Species Level Identification of Pathogenic Viruses on a Microfluidic Platform
DESCRIPTION (provided by applicant): Radiation Monitoring Devices, Inc. (RMD) proposes to develop a field-portable instrument for the detection and identification of pathogenic viruses that are collected by an aerosol concentrator. It will incorporate modular, microfluidic platforms designed to capture and concentrate the sample for a rapid, two-stage analysis. The first employs pathogen capture on antibody-decorated, paramagnetic nanospheres and will provide rapid, preliminary warning based on the hydrodynamic properties of the nanoparticles when the targeted viruses are bound. This stage will monitor the relaxation of the magneto-optical birefringence of the nanoparticles and will trigger an alarm when the birefringence relaxation rate drops off dramatically. The methodology allows for continuous surveillance over virtually unlimited periods. The second stage will provide either confirmation or correction to the preliminary identification. It is based on the ability to interrogate the captured nucleic acid with a series of unique probes that change their fluorescence properties when they hybridize with specific nucleotide sequences of suspected viral genes. We will compare the speed and sensitivity of detecting these genes by fluorescence generated from molecular beacons, and by the temporal correlation of fluorescence issued from tagged probes. The detection method exhibiting the best performance will be incorporated into the sensor. In each case, Nucleic Acid Sequence Based Amplification (NASBA), an isothermal nucleotide amplification scheme, will be employed to raise the number of target template copies to detectable levels. The biosensor will integrate the two stages of sample transfer, amplification, and analysis in a microfluidic architecture that enables high throughput processing and parallel detection of multiple probes. Employing both proportional mode avalanche photodiode (APD) detectors and Geiger-mode fAPDs that are responsive to extremely low light levels, sensitivity to low virus titers will be possible.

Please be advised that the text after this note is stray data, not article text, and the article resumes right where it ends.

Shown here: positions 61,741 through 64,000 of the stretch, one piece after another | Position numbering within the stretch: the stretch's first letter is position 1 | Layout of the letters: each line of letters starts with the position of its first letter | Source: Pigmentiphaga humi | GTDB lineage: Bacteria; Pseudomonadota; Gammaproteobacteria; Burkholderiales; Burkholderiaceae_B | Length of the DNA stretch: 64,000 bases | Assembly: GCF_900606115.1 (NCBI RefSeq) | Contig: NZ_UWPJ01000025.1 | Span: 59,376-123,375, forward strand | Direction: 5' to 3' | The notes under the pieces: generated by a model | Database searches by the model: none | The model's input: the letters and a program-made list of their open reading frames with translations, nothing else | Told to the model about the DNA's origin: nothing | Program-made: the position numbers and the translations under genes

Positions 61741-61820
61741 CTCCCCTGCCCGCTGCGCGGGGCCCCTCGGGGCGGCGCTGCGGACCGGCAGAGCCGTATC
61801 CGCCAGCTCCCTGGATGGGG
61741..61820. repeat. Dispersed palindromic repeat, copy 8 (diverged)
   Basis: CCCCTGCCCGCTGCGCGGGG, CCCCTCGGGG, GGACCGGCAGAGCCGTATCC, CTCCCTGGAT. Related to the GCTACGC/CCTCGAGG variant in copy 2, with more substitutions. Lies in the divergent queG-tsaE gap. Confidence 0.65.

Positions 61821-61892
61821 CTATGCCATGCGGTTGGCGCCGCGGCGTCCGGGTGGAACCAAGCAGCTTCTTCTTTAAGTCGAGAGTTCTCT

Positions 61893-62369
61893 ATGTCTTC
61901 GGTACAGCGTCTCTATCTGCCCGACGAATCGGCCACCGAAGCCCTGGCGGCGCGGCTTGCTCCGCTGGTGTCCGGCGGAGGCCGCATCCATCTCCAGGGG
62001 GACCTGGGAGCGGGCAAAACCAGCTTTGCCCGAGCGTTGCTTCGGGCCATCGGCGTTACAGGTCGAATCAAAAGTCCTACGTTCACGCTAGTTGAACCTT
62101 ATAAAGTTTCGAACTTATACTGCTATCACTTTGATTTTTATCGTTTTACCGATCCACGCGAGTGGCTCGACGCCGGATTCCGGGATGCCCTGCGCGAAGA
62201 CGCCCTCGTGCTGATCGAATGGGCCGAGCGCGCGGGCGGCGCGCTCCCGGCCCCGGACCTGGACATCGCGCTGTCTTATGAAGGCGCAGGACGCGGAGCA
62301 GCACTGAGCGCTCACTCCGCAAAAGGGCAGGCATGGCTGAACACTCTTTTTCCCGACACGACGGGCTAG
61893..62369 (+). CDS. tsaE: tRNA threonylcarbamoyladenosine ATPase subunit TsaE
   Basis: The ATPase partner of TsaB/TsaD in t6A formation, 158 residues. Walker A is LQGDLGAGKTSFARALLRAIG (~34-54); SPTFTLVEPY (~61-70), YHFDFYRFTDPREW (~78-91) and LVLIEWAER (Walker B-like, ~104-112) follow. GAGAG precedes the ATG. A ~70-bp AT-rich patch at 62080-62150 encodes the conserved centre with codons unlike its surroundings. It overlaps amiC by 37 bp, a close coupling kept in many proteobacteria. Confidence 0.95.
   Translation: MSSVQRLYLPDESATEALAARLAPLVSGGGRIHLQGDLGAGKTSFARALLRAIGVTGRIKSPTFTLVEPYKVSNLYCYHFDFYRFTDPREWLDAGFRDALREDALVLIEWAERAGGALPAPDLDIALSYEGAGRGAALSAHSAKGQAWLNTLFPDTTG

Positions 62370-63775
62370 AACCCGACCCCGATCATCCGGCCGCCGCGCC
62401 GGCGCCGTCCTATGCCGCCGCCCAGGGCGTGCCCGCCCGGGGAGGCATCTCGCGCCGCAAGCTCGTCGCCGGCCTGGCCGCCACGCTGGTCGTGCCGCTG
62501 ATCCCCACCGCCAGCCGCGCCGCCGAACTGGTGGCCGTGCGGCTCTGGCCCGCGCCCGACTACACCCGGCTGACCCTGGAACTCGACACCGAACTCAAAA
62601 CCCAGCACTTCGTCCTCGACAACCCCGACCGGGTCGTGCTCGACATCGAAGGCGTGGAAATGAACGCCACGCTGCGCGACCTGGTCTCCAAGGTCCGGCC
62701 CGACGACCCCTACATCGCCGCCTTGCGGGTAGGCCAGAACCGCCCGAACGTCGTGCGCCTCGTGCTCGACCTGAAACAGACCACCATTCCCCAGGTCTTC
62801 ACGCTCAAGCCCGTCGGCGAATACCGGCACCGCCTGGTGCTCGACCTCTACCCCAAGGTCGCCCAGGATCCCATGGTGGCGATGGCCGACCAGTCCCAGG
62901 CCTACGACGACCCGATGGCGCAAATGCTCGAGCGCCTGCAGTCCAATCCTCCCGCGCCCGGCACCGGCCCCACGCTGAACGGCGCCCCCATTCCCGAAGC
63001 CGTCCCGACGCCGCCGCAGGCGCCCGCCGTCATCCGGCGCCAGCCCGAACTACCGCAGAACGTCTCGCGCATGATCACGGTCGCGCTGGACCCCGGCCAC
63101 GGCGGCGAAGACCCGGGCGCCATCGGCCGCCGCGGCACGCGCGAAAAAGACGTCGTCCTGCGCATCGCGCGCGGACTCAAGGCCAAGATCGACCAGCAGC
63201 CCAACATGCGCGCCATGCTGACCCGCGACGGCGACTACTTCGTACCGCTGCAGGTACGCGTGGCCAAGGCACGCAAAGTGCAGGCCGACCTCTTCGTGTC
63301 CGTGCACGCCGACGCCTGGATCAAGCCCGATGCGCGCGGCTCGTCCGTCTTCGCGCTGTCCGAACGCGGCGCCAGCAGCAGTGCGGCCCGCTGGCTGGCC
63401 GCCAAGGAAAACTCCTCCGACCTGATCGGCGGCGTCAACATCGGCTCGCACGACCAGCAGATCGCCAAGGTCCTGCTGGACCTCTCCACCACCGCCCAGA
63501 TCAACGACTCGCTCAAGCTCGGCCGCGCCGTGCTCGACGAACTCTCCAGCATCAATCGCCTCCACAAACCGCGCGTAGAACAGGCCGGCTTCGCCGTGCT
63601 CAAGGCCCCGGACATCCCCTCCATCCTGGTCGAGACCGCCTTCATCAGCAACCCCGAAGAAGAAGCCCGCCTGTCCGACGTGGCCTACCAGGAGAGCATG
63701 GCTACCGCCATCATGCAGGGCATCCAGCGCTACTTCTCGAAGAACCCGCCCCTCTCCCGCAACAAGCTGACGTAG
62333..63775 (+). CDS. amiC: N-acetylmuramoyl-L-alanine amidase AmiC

This proposal solicits funding for developing an instrument to detect and identify pathogenic viruses in a rapid, automated two-step analysis that can be used by emergency workers who are responding to a suspected release of airborne (waterborne) agents. The first step screens the sample to determine if there are any virus particles that possess a targeted group of exposed coat proteins. If the answer is affirmative, the virus is isolated and its nucleic acid is analyzed to determine if it carries pathogen genes.
Small Business Information at Submission:
RADIATION MONITORING DEVICES, INC.
44 Hunt Street Watertown, MA 02472
Number of Employees: